The US Air Force has secured $18 million in long lead funding to begin work on re-engining the Lockheed Martin C-5A/B Galaxy, as the Air Mobility Command (AMC) prepares to conclude a critical study of its future heavylift transport options.

Congress has approved initial funding in the new fiscal year 2000 budget for the C-5 Reliability Enhancement and Re-engining Programme. The funding will enable the air force's preferred sole contractor Lockheed Martin to begin design of a new engine pylon for the airlifter.

The size and scope of the programme is subject to uncertainty as the air force has still to finalise an acquisition strategy. It was due to have been unveiled in September, but has been delayed until after the completion of an on-going AMC analysis of alternatives which is expected to be wrapped up by early December, says an air force official.

The "outsize and oversize" study is focused on examining all the different available options for moving equipment, while a separate Department of Defense study is tasked with examining its future transport requirements.

At issue is the affordable mix of re-engined C-5s and additional Boeing C-17s. Alternatives range from modernising all 126 C-5s in the air force inventory, through doing only the 50 newer C-5Bs, to re-engining none of the aircraft and ordering more C-17s. In the defence bill, Congress included approval for the air force to negotiate a third batch of up 60 C-17s, provided the aircraft are 25% cheaper than the $198 million paid for second-batch C-17s.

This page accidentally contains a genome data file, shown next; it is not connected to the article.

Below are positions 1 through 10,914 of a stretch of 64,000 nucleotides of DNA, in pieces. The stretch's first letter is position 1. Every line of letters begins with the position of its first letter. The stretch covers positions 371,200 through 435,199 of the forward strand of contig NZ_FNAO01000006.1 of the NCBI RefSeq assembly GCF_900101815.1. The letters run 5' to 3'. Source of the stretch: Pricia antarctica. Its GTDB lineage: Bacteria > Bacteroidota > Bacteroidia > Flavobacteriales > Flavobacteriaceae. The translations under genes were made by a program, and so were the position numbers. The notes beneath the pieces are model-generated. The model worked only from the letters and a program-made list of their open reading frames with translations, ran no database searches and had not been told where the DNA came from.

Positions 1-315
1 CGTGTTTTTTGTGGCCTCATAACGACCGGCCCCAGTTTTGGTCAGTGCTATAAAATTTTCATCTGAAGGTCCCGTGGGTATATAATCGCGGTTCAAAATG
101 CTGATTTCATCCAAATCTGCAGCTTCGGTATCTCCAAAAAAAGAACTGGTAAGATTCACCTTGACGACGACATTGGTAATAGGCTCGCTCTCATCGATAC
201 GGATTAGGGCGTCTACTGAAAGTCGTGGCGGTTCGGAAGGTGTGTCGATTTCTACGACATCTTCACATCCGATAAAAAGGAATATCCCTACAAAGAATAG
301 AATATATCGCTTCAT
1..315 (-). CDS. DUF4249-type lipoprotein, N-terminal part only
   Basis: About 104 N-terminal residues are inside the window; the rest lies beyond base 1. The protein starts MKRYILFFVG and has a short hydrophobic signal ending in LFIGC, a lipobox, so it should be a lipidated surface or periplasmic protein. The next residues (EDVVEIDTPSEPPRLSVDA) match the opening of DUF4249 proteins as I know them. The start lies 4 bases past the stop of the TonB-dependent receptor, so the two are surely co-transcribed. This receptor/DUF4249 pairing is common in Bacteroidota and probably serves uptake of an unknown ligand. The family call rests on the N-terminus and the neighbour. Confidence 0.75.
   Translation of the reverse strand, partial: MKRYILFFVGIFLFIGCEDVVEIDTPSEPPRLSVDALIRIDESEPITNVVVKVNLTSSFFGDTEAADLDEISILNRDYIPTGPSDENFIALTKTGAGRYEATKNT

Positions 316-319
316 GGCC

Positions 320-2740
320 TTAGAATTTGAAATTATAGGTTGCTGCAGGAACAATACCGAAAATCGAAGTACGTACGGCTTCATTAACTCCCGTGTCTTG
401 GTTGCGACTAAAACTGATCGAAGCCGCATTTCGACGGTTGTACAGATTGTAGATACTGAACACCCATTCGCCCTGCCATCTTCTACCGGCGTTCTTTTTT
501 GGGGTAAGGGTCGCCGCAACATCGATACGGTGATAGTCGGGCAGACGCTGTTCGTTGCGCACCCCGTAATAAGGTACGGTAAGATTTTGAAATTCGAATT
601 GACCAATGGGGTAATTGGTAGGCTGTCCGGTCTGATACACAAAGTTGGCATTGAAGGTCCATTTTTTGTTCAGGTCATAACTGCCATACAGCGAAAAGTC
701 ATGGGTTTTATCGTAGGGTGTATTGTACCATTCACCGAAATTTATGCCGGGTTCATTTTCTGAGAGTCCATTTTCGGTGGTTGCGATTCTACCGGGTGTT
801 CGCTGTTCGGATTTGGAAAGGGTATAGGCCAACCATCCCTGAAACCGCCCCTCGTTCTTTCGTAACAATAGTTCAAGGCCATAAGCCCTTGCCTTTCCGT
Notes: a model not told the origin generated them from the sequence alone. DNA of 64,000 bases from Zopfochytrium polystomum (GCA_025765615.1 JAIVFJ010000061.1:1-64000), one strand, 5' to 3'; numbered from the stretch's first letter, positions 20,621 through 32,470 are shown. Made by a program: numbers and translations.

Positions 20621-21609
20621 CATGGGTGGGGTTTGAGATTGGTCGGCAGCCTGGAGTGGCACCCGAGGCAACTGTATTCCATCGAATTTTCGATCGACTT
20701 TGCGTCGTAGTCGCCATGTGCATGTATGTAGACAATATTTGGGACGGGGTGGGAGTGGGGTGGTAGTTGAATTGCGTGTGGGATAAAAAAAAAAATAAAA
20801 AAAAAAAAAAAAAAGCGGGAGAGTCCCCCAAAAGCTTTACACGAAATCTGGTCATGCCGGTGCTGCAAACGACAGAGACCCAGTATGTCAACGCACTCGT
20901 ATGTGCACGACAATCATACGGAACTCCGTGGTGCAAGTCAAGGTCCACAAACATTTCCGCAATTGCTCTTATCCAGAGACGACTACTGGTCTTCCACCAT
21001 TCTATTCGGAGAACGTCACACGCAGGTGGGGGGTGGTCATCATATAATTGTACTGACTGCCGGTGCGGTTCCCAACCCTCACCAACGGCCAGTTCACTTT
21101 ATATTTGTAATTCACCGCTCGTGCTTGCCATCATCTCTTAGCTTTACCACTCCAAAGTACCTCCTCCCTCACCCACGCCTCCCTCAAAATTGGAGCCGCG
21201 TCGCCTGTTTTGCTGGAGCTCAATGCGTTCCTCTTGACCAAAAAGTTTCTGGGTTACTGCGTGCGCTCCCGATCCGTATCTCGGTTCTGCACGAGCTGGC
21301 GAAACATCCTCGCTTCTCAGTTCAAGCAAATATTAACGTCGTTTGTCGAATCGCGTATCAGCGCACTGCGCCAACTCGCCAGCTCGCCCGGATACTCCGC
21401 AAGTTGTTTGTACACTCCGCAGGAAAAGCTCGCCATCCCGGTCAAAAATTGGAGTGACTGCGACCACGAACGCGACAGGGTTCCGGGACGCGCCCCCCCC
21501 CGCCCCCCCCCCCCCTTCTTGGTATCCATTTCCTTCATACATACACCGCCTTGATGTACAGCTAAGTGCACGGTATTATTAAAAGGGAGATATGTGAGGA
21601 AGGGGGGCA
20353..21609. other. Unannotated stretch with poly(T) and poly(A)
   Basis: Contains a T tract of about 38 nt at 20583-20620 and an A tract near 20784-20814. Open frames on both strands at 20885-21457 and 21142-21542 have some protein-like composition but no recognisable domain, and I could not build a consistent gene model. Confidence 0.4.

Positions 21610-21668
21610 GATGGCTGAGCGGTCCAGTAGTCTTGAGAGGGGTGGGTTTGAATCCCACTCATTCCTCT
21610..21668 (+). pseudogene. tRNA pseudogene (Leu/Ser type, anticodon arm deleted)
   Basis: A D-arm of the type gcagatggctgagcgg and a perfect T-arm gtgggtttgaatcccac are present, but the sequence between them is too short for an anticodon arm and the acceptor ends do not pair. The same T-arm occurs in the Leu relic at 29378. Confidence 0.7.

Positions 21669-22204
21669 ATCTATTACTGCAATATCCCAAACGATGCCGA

"The favourite at the moment is to re-engine the whole fleet," says a senior air force officer, with the cost of the programme estimated at $5.6 billion. Restricting the re-engining to the C-5Bs will entail either retiring the 76 C-5As or trying to run the aircraft on at increasing cost. Aircraft availability across the fleet is averaging 60%, with each C-5 operating for around 40h a month. A plan being considered to transfer more of the transports to the reserves will reduce the total.

Lockheed Martin has delayed issuing a formal request for proposals to November and instead plans to issue a second draft. Rival engines are the General Electric CF6-80C2, Pratt & Whitney PW4168, Rolls Royce Trent 500 and RB211-535.

Source: Flight International